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Ken Medlin

For the ACC, the times are a-changing

Posted September 17, 2011

As Bob Dylan once said, “The times, they are a-changing.”

And it appears the ACC has admitted that the waters around it have grown, choosing to start swimming before it sinks like a stone. (OK, enough Bob D...)

Today’s reports that Syracuse and Pittsburgh have applied for membership in the Atlantic Coast Conference mark a major shift in the landscape of collegiate athletics.

A few initial thoughts on what seems to be the likely move of the Orange and Panthers to the ACC:

One: Basketball is served. Unlike the ACC’s last round of expansion, this would actually upgrade the conference in hoops. Imagine that...

Don’t get me wrong, I know the ACC’s not expanding for basketball purposes, but it’s a nice bonus to see two strong basketball schools on the way. Let’s face it, the ACC has long taken pride on being the preeminent basketball conference, but that reputation – outside of Duke and Carolina – has slipped in recent years. Adding Pitt and the ‘Cuse will help.

Two: This buys the ACC more time to “mess with Texas,” and possibly Notre Dame. The Longhorns and Irish are the trophy fish in the conference expansion ocean, and the ACC can now drop a few hooks.

The ideal scenario would bring both the Irish and ‘Horns in as full conference members with equal revenue sharing among all schools. But that’s not likely to happen.

Having said that, here’s a scenario: Invite Notre Dame and Texas as member schools for every sport except football, as long as they commit to playing four conference games each per season.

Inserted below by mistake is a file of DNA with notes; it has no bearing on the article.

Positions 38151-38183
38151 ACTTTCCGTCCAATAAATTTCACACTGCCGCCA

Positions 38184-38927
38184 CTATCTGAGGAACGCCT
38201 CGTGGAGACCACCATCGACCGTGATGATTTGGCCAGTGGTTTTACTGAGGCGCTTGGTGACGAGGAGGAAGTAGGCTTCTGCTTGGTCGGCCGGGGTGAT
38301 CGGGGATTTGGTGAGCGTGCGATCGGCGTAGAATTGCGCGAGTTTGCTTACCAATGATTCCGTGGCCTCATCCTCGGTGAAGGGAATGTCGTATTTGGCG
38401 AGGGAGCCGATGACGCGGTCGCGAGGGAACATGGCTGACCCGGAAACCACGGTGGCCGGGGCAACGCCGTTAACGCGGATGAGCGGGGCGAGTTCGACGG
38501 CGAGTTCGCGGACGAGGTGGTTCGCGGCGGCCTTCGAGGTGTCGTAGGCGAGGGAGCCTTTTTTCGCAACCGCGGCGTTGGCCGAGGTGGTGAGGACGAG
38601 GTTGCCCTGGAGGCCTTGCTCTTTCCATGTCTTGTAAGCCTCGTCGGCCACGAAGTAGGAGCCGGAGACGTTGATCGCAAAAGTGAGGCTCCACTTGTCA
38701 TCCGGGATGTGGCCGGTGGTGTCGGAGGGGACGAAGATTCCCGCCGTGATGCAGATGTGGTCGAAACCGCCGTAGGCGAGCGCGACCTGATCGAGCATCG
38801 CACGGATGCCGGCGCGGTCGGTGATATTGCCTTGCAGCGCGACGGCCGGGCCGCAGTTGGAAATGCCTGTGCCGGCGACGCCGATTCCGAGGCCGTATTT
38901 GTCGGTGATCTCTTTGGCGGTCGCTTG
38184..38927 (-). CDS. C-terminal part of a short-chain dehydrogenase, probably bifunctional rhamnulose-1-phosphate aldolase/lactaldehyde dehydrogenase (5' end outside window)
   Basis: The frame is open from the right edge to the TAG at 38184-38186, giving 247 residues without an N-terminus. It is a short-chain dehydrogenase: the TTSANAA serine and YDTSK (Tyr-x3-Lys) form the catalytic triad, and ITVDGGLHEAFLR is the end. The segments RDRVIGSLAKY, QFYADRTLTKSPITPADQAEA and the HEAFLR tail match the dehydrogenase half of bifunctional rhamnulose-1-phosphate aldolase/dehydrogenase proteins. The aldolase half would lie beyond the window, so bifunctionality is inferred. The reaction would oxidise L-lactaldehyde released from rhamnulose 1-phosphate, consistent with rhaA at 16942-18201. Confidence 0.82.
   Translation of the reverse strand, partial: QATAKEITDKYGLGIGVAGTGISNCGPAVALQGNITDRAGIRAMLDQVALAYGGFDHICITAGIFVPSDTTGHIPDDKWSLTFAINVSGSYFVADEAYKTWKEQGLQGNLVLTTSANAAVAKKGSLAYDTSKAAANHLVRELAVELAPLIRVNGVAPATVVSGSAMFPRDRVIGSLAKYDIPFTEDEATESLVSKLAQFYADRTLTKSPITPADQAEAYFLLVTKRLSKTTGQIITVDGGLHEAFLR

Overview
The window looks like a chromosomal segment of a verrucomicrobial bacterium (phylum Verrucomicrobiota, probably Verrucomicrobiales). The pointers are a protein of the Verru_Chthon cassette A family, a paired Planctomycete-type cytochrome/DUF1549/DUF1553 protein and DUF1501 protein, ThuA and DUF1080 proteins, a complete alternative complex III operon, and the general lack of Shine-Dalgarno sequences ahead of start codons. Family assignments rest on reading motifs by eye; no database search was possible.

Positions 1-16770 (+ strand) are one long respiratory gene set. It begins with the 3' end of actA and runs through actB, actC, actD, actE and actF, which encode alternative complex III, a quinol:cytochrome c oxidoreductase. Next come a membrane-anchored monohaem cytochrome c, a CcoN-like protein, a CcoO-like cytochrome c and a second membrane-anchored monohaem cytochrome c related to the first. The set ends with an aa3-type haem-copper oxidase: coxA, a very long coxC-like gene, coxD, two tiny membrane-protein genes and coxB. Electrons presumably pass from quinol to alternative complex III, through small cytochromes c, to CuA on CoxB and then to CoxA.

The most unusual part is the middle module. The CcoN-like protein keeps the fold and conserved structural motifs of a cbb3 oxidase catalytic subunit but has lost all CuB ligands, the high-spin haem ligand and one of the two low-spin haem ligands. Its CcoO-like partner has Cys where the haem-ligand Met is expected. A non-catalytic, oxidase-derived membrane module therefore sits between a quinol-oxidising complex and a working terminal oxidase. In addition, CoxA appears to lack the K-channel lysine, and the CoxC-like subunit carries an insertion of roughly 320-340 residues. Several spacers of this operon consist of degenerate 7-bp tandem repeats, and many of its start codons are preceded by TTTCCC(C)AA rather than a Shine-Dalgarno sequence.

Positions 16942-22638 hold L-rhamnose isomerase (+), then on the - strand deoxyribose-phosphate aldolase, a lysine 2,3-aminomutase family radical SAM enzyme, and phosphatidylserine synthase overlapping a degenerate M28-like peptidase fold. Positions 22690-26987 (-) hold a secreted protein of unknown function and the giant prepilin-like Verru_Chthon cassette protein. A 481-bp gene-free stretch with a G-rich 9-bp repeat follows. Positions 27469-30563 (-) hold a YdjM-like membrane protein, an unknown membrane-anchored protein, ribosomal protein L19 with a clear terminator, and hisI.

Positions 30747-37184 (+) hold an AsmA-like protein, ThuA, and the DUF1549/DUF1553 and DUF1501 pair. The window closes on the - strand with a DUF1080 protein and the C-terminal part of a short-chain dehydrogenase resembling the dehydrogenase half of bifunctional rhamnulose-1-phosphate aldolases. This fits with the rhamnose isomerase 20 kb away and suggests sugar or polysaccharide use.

Both schools would continue to reap the rewards of their own television contracts as independents, and the value of the ACC’s broadcast rights would increase exponentially. Notre Dame and Texas are major draws nationally, and having eight of those games in the ACC’s package would give the conference major leverage for renegotiating with ESPN.

In this scenario, Notre Dame and Texas would receive no $$$ from the ACC’s football contract, but they would more than recoup those opportunity costs with their own networks.

Three: It’s time to junk the Atlantic and Coastal divisions for a more geographically-sensible alignment.

In a 14-team ACC football conference, we could see an alignment of:

North: BC, Syracuse, Pitt, Maryland, UVA, Va. Tech and Wake OR N.C. State
South: Duke, UNC, Clemson, Ga. Tech, FSU, Miami and Wake OR N.C. State

One Big Four school would have to go North. I’m scratching Carolina off that list purely because it would separate the Heels from Duke and NC State, which would create a scheduling headache for the conference office. The Duke-Carolina and State-Carolina games aren’t BOTH going away, but I can’t envision a scenario in which the conference would allow for more than one cross-divisional “permanent rival” per team.

Wake makes sense in that a Deacons move North would put all three Triangle-area teams in the same division, but there’s also the issue of competitive balance. Too much power lies in the South in that scenario, so it would make sense to move one of the better Big 4 football schools – State or Carolina – to the North. And since I’ve already ruled out Carolina, that makes NC State the best fit. Make State and Carolina “permanent rivals,” and the problem is solved.

Regardless, it appears major change is on the way for the ACC.
 

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  • oldfarmer59 Sep 19, 5:01 p.m.

    Why not have an ACC division and a Big East division? The ACC division would include the "Big 4", plus UVA, MD, and Clemson. Throw the rest of the "newbies" into the Big East division.

  • oldfarmer59 Sep 19, 4:57 p.m.

    If you want a more balanced 7 team split, then you should move one of the Florida schools to the northern division. This has the added benefit of keeping the "Big 4" teams in the same division and will preserve more of the traditional rivalries of the original ACC members.

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